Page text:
Consulted with fellow IT co-worker about iTouch and our collaborative software, DeskNow.  He had a Blackberry and wasn’t familiar with the iTouch.  Went around the Admin office asking staff if they had an iPhone or iTouch.  Found someone in Public Relations that had an iTouch who was able to help with the question another staff member had asked me.  I won’t mention my extreme jealousy of those with the iPhone or Blackberry (I soooo miss my Blackberry).

Helped another colleague with a PrintNow problem.  Think the delay was due to her Java update message wanting attention.  Once I clicked on that PrintNow printed the screen shot she needed.  Stopped by the cubicle of our Training Coordinator to discuss a request that had come up in my visits to the branches regarding our Staff Intranet.  She was open to the suggestion that the less formal “Lunch and Learns” be part of the training calendar as well as a notice on the Staff Intranet.

ITBack to my cubicle.  Checked on the Merlin site since I was playing admin while Nini Beegan was on vacation.  Cleaned up a bunch of registered users that were clearly spammers.

Consulted with web programmer and network administrator about the best way to get a new image onto our PAC screensavers.  The library’s unofficial (yet very professional and wonderfully talented) photography, Fritzi Newton, had taken shots of each of our 6 branches along with iconic views of our county and mixed them with photos she was able to obtain from Enoch Pratt.  She put these altogether as a screensaver for our public computers.  There was wording on each saying where the photo was taken.  After 2 years of these being out there for the public someone had realized that one of the slides had Maryland misspelled.  Fritzi corrected this and gave us the new image (with correctly spelled state) to use.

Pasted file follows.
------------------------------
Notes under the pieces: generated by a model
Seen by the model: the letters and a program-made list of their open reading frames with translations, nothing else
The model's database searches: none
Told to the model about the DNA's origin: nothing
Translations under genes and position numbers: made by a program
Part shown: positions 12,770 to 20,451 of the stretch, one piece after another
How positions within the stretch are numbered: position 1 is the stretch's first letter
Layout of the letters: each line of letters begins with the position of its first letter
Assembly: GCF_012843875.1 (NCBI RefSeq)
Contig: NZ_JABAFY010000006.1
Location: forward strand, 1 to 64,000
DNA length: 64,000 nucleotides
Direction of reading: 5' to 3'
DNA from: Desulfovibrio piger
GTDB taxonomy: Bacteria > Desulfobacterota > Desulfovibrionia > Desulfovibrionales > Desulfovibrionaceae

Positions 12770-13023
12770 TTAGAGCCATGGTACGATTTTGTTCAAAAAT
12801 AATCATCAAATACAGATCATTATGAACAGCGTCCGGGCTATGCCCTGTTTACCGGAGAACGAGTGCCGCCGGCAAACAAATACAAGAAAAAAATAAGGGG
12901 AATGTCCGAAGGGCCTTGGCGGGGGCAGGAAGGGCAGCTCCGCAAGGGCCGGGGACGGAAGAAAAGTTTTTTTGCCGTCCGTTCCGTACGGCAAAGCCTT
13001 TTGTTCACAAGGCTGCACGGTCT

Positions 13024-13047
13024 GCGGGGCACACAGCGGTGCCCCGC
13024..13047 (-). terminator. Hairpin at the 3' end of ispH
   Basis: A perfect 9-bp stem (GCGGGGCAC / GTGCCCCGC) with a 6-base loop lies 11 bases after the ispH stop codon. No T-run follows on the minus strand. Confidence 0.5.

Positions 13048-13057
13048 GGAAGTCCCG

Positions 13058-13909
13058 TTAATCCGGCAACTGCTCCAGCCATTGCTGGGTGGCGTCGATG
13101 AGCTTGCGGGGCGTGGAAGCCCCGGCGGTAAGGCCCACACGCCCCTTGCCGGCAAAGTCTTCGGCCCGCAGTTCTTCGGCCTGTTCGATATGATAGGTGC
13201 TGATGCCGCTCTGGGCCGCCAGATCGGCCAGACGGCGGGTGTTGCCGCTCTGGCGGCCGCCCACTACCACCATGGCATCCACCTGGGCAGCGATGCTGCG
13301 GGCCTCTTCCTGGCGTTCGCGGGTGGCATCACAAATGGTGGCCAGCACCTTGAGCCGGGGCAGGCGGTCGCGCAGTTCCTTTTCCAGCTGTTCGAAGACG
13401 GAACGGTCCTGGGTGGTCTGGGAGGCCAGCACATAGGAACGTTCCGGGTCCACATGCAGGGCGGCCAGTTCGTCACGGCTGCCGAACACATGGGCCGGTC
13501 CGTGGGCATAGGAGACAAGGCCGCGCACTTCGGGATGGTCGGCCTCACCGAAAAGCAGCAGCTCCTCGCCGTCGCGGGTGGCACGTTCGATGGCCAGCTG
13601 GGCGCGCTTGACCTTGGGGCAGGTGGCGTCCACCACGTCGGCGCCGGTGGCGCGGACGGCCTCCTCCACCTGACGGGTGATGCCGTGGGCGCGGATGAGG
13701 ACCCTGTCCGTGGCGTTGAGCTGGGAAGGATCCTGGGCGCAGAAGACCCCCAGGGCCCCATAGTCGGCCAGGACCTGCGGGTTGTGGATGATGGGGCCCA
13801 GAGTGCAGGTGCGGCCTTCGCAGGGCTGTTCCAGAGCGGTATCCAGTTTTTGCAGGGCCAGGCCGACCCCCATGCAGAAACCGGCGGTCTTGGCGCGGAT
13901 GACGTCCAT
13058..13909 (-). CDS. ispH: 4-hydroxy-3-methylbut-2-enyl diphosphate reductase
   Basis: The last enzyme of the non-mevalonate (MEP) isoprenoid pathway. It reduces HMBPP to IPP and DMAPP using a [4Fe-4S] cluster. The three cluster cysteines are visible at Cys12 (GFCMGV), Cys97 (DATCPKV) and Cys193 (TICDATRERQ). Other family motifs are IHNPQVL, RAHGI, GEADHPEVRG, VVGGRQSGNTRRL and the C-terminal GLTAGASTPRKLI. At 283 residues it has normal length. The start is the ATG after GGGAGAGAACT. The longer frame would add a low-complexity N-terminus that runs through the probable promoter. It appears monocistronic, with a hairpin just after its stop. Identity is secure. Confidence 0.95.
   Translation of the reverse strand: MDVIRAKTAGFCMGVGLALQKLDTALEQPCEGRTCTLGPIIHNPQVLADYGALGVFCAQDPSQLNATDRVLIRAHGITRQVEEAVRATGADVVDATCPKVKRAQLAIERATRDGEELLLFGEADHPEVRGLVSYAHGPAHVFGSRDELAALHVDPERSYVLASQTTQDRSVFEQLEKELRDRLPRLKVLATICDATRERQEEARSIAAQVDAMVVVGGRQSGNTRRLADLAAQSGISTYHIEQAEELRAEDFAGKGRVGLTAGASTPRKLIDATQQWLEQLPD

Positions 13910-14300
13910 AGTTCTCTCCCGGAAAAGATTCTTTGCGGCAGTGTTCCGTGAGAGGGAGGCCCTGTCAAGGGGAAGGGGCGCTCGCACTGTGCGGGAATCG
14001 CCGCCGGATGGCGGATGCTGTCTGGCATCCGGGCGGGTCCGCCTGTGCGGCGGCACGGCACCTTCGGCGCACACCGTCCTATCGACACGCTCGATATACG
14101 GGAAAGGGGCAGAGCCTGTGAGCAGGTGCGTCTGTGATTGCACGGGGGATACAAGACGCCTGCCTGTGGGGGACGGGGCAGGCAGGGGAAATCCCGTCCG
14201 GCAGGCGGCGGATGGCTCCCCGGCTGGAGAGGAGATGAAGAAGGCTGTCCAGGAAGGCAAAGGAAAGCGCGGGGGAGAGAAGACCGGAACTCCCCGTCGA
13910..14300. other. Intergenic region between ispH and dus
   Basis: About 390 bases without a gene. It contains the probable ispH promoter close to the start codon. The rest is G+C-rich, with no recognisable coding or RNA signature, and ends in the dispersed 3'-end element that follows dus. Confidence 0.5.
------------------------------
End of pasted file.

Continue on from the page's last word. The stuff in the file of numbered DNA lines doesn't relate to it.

Realized I hadn’t really talked to our staff at Admin about the revamping the Staff Intranet.  I had been to all the branches to get feedback so I wondered around the office and talked to different staff.  Along the way I helped with a couple browser settings.  The one feature that I love on our Intranet was one that I pointed out to several folks.  Our web programmer had created a staff directory – the staff search box searches that directory.  So if you don’t know what branch, the phone number, the exact spelling of their email, what title they have, etc you can search for a person (last name or first name or full name) and see all of that plus a picture.  I convinced several people that using the staff directory search was 100 times easier than scrolling through the phone list.  This made me realize that this well used by many but missed by some box needed a more prominent spot on our Intranet.  So I moved that up further on the left hand side along with moving the Quick Links further to the top as well.  These are just temporary stop gaps until we revamp the whole Intranet.